15. 9 CFR 78.32 - Brucellosis exposed swine.

    Code of Federal Regulations, 2014 CFR

    2014-01-01

    ... 9 Animals and Animal Products 1 2014-01-01 2014-01-01 false Brucellosis exposed swine. 78.32... Restrictions on Interstate Movement of Swine Because of Brucellosis § 78.32 Brucellosis exposed swine. (a) Brucellosis exposed swine may be moved interstate only if accompanied by a permit and only for...

  16. 9 CFR 311.20 - Sexual odor of swine.

    Code of Federal Regulations, 2014 CFR

    2014-01-01

    ... 9 Animals and Animal Products 2 2014-01-01 2014-01-01 false Sexual odor of swine. 311.20 Section... Sexual odor of swine. (a) Carcasses of swine which give off a pronounced sexual odor shall be condemned. (b) The meat of swine carcasses which give off a sexual odor less than pronounced may be passed...

  17. 9 CFR 93.514 - Manure from quarantined swine.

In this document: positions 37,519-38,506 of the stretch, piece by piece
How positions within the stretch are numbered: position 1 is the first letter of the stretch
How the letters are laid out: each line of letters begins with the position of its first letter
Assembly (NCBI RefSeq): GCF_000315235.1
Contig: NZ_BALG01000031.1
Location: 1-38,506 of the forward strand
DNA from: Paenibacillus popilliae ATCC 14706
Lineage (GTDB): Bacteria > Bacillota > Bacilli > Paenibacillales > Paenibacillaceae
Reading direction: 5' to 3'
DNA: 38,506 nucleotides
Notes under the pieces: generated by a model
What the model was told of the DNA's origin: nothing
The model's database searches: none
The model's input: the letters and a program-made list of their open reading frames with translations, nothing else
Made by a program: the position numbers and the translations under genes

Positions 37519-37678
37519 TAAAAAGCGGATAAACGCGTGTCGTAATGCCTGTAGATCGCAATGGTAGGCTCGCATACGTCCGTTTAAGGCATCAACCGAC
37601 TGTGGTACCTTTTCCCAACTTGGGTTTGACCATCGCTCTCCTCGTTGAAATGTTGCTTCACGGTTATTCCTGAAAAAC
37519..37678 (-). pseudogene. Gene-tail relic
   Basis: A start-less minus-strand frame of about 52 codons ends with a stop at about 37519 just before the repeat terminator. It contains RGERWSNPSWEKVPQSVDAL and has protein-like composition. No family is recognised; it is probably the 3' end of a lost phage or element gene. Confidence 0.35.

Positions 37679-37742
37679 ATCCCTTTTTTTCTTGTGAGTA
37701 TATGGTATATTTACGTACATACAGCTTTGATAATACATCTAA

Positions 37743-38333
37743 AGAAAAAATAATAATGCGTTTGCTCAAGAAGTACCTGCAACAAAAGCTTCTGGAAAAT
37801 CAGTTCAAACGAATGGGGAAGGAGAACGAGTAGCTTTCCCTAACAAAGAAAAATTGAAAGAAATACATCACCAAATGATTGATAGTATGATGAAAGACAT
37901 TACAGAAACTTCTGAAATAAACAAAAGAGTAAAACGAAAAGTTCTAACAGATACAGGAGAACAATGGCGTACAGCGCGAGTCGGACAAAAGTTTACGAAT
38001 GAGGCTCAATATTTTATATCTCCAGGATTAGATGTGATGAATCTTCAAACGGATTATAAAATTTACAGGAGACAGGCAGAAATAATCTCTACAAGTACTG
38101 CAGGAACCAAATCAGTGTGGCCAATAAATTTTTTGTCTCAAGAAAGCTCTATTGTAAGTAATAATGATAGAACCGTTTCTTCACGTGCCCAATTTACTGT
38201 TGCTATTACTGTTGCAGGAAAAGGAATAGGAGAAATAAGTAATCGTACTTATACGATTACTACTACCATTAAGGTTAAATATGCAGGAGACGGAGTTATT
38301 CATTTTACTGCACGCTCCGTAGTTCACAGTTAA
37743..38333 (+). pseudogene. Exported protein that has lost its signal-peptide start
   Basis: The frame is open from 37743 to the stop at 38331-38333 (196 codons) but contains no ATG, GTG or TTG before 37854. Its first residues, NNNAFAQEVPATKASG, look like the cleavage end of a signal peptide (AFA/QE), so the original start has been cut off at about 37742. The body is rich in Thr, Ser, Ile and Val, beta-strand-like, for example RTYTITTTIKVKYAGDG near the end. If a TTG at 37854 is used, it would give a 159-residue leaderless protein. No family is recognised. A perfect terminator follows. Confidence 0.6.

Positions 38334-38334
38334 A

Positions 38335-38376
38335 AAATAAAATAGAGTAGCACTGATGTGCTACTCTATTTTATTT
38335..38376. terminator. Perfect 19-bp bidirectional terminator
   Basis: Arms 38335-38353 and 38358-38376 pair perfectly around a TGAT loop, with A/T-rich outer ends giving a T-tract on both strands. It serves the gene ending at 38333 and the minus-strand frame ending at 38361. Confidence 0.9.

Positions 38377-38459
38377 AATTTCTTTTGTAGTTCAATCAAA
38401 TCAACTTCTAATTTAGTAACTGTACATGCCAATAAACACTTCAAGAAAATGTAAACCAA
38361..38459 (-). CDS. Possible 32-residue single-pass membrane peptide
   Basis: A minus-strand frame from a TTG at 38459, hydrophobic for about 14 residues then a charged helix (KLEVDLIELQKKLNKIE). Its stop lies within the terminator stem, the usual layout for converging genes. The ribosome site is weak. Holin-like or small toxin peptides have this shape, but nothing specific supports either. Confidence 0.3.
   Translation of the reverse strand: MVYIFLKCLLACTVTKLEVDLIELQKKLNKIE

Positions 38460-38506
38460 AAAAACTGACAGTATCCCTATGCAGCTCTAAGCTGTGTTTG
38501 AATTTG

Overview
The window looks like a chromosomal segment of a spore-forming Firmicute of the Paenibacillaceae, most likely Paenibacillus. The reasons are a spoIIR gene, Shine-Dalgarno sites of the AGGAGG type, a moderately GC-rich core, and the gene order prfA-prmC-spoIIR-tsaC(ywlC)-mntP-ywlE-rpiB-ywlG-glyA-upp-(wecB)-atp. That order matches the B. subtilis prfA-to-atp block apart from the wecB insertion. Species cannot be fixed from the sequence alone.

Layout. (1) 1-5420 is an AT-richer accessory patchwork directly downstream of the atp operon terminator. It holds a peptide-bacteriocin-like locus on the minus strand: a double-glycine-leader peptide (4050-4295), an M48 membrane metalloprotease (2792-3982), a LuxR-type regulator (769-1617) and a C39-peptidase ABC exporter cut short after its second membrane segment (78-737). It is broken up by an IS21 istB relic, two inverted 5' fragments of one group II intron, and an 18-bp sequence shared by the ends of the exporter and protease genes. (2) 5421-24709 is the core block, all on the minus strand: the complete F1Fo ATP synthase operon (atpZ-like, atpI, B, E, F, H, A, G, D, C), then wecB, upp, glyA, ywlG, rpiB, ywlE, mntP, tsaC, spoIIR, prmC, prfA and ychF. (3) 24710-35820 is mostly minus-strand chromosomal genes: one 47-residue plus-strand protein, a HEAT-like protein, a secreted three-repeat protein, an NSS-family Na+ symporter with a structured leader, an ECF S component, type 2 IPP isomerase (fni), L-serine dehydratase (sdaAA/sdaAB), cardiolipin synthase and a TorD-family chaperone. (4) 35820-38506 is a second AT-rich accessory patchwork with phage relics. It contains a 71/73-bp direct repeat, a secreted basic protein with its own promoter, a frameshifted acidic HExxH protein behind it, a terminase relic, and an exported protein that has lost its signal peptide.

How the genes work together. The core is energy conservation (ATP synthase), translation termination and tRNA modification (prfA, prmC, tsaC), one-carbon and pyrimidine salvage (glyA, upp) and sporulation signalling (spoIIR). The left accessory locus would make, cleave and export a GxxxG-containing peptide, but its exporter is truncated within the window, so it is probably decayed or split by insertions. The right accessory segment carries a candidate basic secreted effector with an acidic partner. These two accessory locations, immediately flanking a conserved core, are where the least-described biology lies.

Code of Federal Regulations, 2011 CFR

    2011-01-01

    ... 9 Animals and Animal Products 1 2011-01-01 2011-01-01 false Manure from quarantined swine. 93.514... FOR MEANS OF CONVEYANCE AND SHIPPING CONTAINERS Swine § 93.514 Manure from quarantined swine. No manure shall be removed from the quarantine premises until the release of the swine producing same....

  18. 9 CFR 311.20 - Sexual odor of swine.

    Code of Federal Regulations, 2013 CFR

    2013-01-01

    ... 9 Animals and Animal Products 2 2013-01-01 2013-01-01 false Sexual odor of swine. 311.20 Section... Sexual odor of swine. (a) Carcasses of swine which give off a pronounced sexual odor shall be condemned. (b) The meat of swine carcasses which give off a sexual odor less than pronounced may be passed...